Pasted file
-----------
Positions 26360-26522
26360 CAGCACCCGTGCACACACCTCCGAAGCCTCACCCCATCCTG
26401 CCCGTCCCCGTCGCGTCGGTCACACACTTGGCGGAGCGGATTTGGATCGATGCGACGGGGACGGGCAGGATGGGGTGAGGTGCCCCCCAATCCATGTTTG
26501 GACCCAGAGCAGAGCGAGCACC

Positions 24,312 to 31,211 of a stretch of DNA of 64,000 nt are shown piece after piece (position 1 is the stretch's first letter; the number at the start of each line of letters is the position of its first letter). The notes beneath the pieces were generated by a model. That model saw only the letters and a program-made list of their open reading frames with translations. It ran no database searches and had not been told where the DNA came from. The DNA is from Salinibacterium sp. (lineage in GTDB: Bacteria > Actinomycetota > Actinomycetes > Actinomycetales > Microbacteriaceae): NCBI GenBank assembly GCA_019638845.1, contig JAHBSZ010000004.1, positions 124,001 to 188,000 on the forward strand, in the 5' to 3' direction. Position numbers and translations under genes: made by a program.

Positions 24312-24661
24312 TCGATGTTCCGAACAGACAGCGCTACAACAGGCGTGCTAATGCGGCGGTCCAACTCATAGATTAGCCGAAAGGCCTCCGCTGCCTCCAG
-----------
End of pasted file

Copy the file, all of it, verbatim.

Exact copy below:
Positions 26360-26522
26360 CAGCACCCGTGCACACACCTCCGAAGCCTCACCCCATCCTG
26401 CCCGTCCCCGTCGCGTCGGTCACACACTTGGCGGAGCGGATTTGGATCGATGCGACGGGGACGGGCAGGATGGGGTGAGGTGCCCCCCAATCCATGTTTG
26501 GACCCAGAGCAGAGCGAGCACC

Positions 24,312 to 31,211 of a stretch of DNA of 64,000 nt are shown piece after piece (position 1 is the stretch's first letter; the number at the start of each line of letters is the position of its first letter). The notes beneath the pieces were generated by a model. That model saw only the letters and a program-made list of their open reading frames with translations. It ran no database searches and had not been told where the DNA came from. The DNA is from Salinibacterium sp. (lineage in GTDB: Bacteria > Actinomycetota > Actinomycetes > Actinomycetales > Microbacteriaceae): NCBI GenBank assembly GCA_019638845.1, contig JAHBSZ010000004.1, positions 124,001 to 188,000 on the forward strand, in the 5' to 3' direction. Position numbers and translations under genes: made by a program.

Positions 24312-24661
24312 TCGATGTTCCGAACAGACAGCGCTACAACAGGCGTGCTAATGCGGCGGTCCAACTCATAGATTAGCCGAAAGGCCTCCGCTGCCTCCAG